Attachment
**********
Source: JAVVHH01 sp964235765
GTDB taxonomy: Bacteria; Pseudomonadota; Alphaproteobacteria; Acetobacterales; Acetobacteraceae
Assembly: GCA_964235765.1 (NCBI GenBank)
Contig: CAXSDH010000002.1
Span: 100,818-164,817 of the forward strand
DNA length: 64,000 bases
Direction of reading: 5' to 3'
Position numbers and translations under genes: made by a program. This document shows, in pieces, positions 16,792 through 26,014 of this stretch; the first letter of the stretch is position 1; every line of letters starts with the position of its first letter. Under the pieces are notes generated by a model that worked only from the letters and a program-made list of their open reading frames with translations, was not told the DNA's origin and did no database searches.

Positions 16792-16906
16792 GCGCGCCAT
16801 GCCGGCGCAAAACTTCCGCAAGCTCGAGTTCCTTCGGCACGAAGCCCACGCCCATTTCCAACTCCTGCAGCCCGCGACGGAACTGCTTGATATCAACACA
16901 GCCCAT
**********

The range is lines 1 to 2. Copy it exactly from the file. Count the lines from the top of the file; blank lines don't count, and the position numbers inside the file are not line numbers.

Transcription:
Source: JAVVHH01 sp964235765
GTDB taxonomy: Bacteria; Pseudomonadota; Alphaproteobacteria; Acetobacterales; Acetobacteraceae